Ulysses Jones, a battalion chief of the Memphis Fire Department and one of the longest-serving and most respected members of the Tennessee legislature, has died in Memphis at the age of 59 from a collapsed lung, various sources have confirmed. Exact details, not as yet forthcoming, will be reported as learned.
Jones had just been reelected without opposition to his 13th term in the state House of Representatives. A Democrat, he represented District 98, a sprawling area in north central Memphis. He had numerous committee memberships and was the chair of the House Ethics Committee. He had served as chairman of the Tennessee African-American Male Task Force, and the Governor's Minority Business Development Advisory Committee, and 1st Vice-President of the National Black Caucus of State Legislators.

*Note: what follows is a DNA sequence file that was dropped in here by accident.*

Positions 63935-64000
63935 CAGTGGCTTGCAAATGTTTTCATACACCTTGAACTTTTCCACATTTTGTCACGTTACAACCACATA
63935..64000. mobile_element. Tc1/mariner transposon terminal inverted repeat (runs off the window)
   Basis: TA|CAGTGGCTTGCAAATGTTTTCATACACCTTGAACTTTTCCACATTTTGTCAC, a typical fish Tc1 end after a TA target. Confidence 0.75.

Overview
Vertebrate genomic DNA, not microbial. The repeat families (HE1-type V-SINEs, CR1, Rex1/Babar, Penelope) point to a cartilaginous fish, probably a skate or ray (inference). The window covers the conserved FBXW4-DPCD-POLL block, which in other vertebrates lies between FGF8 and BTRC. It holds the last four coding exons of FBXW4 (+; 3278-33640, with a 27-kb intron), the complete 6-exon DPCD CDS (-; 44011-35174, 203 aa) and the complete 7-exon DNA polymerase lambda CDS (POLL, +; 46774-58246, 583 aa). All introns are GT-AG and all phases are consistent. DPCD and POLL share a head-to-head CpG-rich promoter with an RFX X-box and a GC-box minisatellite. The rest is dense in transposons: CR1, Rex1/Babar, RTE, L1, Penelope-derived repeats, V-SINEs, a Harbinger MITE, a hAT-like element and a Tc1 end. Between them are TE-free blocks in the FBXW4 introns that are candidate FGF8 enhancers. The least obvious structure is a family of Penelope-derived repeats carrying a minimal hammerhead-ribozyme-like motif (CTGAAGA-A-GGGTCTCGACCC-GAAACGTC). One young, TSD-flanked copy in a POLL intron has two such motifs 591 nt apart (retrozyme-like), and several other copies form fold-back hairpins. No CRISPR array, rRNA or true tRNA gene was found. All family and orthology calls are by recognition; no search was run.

Universally respected in the legislature, Jones was an impassioned and highly active floor speaker on causes he favored. Some of these included the state lottery and state enterprise zone legislation.
In 1977, as part of a Fire Department First Response unit, Jones answered an emergency call to the home of Elvis Presley. One of those who discovered the late entertainer on the floor of his bathroom at Graceland, he participated in emergency resuscitation efforts and transported Presley to the old Baptist Memorial Hospital structure on Union Avenue, where Presley was pronounced dead.